The Doval-Patrushev talks delved into security implications of the Taliban’s capture of power for India, Russia and the Central Asian region as a number of dreaded terror groups including Jaish-e-Muhammad and Lashkar-e-Taiba having a strong presence in the war-torn country, people familiar with the meeting said.
A Russian read-out of the delegation-level talks said attention was paid to intensifying joint work by “special services and military bodies” of both the countries and that emphasis was given on further interaction on the “anti-terrorist track”, combating illegal migration and drug trafficking.
It is learnt that Chief of the Central Intelligence Agency (CIA) Burns, accompanied by a few officials, paid a quiet visit to India primarily to discuss ways to mitigate security threats that may emanate from Afghanistan.
The CIA chief held talks with Doval and a number of senior officials of the National Security Secretariat on Tuesday.
When asked about the visit, the US embassy declined to comment. There was no comment from the Indian security establishment as well.
It is learnt that Moore also held extensive talks with Doval during his brief visit.
Asked about the MI6 chief’s trip to India, a British High Commission spokesperson said: “We do not comment on intelligence matters.”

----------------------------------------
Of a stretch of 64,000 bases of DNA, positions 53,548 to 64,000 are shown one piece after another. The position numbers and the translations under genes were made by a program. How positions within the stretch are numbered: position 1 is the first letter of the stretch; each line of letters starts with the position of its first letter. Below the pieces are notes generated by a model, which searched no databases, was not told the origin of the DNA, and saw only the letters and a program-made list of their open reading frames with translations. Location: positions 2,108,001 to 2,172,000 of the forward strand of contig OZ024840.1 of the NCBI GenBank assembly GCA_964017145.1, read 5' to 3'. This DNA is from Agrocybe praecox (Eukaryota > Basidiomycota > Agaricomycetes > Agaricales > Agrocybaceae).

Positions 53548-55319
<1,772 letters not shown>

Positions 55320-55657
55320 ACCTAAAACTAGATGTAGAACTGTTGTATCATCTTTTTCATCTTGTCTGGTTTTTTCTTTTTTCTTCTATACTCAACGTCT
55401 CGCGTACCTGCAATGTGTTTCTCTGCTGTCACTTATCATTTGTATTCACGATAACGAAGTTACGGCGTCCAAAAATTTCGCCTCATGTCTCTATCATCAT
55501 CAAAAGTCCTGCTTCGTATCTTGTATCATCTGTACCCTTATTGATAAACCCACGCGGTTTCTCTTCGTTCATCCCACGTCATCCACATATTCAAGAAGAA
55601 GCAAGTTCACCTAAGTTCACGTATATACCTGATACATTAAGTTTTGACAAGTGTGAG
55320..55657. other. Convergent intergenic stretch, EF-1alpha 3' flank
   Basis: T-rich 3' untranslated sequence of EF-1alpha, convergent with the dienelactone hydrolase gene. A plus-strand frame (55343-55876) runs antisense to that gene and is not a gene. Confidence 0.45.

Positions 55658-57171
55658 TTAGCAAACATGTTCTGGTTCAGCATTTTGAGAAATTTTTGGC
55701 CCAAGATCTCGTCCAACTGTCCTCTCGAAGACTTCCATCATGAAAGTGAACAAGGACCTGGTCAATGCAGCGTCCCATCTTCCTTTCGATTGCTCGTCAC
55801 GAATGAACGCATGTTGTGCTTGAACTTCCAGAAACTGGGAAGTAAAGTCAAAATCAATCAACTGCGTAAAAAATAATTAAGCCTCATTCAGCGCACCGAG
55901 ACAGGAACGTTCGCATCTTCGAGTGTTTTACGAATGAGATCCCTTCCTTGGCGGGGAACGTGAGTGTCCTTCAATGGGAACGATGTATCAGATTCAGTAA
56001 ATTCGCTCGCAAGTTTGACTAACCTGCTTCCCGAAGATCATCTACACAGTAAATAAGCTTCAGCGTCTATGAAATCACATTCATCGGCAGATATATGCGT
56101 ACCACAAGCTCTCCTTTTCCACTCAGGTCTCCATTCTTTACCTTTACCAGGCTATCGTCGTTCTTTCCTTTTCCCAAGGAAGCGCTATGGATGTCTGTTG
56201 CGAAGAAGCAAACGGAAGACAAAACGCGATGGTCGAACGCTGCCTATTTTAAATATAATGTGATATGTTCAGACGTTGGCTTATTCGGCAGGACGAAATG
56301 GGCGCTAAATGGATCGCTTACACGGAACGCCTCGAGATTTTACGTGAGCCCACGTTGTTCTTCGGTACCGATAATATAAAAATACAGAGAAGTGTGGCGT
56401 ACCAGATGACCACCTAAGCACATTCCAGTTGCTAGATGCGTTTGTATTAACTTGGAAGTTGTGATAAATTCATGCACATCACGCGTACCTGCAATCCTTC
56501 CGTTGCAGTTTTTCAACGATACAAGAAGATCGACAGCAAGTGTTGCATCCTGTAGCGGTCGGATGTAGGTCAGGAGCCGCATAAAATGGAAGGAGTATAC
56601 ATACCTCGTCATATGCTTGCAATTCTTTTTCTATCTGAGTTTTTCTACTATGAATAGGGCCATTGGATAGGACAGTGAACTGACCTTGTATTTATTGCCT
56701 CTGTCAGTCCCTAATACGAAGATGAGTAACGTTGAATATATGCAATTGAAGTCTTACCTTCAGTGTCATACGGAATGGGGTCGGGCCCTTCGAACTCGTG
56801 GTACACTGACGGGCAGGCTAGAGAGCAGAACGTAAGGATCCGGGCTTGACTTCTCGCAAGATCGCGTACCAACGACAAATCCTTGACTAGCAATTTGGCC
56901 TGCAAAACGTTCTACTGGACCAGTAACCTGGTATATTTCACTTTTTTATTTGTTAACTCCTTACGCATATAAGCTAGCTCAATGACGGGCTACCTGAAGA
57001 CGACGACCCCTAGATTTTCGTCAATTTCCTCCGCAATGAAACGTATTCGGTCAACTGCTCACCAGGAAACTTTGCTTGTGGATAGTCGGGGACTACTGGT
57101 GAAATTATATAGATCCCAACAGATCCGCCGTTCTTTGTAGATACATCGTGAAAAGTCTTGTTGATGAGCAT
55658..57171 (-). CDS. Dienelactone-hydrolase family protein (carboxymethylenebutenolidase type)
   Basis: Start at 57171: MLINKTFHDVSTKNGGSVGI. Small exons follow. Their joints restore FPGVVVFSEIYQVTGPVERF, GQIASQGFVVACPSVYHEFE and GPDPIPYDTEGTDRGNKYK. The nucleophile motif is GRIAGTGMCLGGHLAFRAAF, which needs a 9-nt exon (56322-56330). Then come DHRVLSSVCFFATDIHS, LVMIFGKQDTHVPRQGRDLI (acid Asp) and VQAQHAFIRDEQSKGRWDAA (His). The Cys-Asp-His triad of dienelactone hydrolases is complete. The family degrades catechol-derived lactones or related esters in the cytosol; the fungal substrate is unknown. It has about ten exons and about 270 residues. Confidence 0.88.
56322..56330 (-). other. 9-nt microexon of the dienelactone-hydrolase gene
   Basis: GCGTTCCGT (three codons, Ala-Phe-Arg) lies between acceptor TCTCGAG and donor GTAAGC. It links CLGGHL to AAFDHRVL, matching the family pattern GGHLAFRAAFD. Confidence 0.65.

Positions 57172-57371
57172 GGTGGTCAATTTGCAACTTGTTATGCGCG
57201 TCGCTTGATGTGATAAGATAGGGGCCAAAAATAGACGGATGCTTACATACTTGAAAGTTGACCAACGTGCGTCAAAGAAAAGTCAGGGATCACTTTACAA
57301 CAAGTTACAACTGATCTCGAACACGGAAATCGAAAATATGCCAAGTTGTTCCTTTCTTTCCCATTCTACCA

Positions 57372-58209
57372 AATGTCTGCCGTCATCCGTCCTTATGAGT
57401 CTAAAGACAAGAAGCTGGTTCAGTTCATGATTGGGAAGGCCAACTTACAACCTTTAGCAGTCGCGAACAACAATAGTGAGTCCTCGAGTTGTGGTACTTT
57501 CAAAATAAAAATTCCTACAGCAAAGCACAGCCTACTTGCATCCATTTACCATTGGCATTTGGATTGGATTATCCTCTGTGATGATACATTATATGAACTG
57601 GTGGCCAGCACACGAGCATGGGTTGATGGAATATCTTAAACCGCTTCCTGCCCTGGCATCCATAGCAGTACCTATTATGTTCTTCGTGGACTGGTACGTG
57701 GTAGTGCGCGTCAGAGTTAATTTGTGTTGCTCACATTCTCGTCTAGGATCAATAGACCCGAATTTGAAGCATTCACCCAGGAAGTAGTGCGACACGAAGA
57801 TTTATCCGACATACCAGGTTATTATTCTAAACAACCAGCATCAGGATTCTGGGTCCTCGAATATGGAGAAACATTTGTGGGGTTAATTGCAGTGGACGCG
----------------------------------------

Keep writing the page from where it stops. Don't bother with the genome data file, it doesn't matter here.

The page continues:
India has been in touch with all leading powers on the developments in Afghanistan following the withdrawal of troops by the US.
Three weeks after taking control, the Taliban on Tuesday a unveiled a “caretaker” government, saying it would be headed by Mohammad Hasan Akhund.
“As a follow-up to the telephone conversation between Russian President Vladimir Putin and Indian Prime Minister Narendra Modi on August 24, an exchange of views took place on the military, political and socio-economic situation in Afghanistan,” the Russian read-out said.
It said the two sides agreed to coordinate on the Afghan issue in multilateral formats.
“They also touched upon humanitarian and migration problems in this country, as well as prospects for the Russian-Indian joint efforts aimed at creating conditions for launching a peaceful settlement process on the basis of an intra-Afghan dialogue,” it said.